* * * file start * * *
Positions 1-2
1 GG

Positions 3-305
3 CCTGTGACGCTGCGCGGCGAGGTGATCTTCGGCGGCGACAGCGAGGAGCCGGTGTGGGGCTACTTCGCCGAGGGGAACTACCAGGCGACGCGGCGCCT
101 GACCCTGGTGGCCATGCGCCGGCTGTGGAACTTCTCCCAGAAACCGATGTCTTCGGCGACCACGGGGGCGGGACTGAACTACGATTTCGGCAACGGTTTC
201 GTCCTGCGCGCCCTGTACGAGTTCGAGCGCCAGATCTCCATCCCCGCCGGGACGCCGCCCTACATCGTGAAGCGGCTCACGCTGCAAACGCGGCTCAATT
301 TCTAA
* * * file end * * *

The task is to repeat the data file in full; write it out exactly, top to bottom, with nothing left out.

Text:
Positions 1-2
1 GG

Positions 3-305
3 CCTGTGACGCTGCGCGGCGAGGTGATCTTCGGCGGCGACAGCGAGGAGCCGGTGTGGGGCTACTTCGCCGAGGGGAACTACCAGGCGACGCGGCGCCT
101 GACCCTGGTGGCCATGCGCCGGCTGTGGAACTTCTCCCAGAAACCGATGTCTTCGGCGACCACGGGGGCGGGACTGAACTACGATTTCGGCAACGGTTTC
201 GTCCTGCGCGCCCTGTACGAGTTCGAGCGCCAGATCTCCATCCCCGCCGGGACGCCGCCCTACATCGTGAAGCGGCTCACGCTGCAAACGCGGCTCAATT
301 TCTAA